ADVERTISEMENT
latest stories:

News Bytes of the Week—Popcorn lung leaves the factory

Goats sacrificed to fix airplane, Nuclear mixup and more…

Popcorn's dark side
A 53-year-old Colorado man who ate two bags of microwaved popcorn daily for 10 years apparently developed bronchiolitis obliterans, aka popcorn worker's lung, a debilitating disease previously seen only in popcorn factory workers. Inhaled diacetyl, the chemical that gives microwave popcorn its sinful buttery flavor, is suspected to gradually inflame and scar the lungs' tiny air sacs, making it increasingly difficult for sufferers to exhale. Cecile Rose, a physician who specializes in the disorder at National Jewish Medical and Research Center in Denver, alerted the Food and Drug Administration in July that her coughing patient's Colorado home had diacetyl levels similar to those in factories. But the news only became public this week on a health policy blog that accused regulators of ignoring the potential risk to popcorn lovers. Four major popcorn manufacturers quickly announced they would phase out diacetyl. (The Pump Handle)

Hyperactive kid? Maybe it's the food coloring.
In other junk food news, children who consumed a sweetened drink laden with common food-coloring agents and the preservative sodium benzoate were more hyperactive than those who drank identical beverages minus the additives, according to a study published in The Lancet. Parents and teachers rated kids' activity levels after downing the refreshments, finding that those who drank in the coloring and preservative were 10 percent more hyper. The researchers said the survey bolsters the debated notion that additives give kids an extra kick. (The Lancet)

Being J. Craig Venter's genome
Closing in on more affordable genome sequencing, maverick scientist J. Craig Venter has led the first sequencing of both halves of a human's genome—that of J. Craig Venter—a venture funded in part by… that's right: the J. Craig Venter Institute in Rockville, Md. Chromosomes come in two matching sets, one from each parent, but the first human genome sequences published in 2001 (one by Venter, the other by federally funded researchers) were pastiches of both sets from several different individuals. Differences between maternal and parental genes in Venter's full or diploid genome may explain why he suffered from asthma and skin cancer, if not why he's such a trailblazer. (PLoS Biology; find a poster of Venter's genome via this link)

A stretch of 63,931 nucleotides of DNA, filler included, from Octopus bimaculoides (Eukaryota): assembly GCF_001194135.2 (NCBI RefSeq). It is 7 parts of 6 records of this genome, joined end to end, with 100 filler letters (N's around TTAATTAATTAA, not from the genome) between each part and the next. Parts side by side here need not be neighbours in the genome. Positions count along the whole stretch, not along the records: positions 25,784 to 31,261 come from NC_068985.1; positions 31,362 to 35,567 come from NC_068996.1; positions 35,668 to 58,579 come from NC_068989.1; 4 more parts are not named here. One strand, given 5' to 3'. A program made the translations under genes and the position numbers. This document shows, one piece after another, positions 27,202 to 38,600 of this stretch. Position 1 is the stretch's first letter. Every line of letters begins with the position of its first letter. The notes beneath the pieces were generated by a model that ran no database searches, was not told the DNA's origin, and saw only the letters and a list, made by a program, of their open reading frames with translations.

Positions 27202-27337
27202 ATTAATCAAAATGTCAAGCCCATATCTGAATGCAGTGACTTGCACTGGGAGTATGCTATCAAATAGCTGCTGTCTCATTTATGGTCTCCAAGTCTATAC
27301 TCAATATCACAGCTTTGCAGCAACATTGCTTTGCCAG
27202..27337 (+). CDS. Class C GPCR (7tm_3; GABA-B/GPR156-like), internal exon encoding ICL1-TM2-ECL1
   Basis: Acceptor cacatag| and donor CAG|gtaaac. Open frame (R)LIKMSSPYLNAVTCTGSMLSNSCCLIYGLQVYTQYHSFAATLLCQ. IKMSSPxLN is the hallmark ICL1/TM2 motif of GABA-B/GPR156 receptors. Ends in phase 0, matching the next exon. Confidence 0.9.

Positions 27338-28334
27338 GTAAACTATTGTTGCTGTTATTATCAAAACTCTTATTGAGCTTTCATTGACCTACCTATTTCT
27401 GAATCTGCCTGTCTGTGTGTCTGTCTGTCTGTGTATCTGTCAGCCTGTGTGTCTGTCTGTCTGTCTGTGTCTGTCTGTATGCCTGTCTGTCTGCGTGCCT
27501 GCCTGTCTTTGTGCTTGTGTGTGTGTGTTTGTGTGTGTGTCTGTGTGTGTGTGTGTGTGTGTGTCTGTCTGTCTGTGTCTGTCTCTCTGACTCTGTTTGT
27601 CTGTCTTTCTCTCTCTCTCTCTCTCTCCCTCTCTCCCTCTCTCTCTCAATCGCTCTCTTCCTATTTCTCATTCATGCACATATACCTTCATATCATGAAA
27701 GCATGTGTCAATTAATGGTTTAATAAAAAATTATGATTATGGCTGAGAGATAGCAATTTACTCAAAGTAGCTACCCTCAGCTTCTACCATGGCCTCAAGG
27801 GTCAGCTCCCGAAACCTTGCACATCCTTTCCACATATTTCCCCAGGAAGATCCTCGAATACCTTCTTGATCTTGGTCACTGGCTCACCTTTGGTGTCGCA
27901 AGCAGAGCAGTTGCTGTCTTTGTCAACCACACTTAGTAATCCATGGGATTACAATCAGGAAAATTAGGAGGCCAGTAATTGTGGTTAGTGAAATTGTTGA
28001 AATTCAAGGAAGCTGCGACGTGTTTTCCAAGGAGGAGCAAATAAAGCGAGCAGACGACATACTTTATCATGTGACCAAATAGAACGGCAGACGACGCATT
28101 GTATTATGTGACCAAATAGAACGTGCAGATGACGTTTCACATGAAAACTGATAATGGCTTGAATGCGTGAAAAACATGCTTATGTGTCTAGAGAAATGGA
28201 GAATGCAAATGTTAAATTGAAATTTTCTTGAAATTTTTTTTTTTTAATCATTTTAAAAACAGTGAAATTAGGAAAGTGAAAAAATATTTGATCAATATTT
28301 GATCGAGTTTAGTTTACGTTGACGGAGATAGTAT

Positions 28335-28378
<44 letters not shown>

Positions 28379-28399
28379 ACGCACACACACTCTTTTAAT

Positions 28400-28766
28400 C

BBC pulls the plug on climate show
In a different kind of self-analysis, the British Broadcasting Company reported that it canceled a TV special set to air next January called Planet Relief that would have encouraged viewers to briefly switch off their TVs en masse to save energy. Instead, the network switched off the show, despite spending more than a year negotiating the mass turn-off with the country's electric grid. Environmental activists accused the BBC of bowing to climate change skeptics, but network officials said they canned the special because they believed their audience did not want to be "lectured to." (BBC)

English government lab blamed for foot and mouth outbreak
Leaky drainage pipes may have allowed the foot and mouth virus to escape from a lab funded by England's Institute for Animal Health in Pirbright, causing last month's outbreaks at two farms in nearby Surrey, government investigators said. Officials told Reuters that the virus likely entered the drainage system of the aging facility and emerged during heavy rains, allowing workers to unwittingly carry it out. (Reuters)

Tsunami risk in Bay of Bengal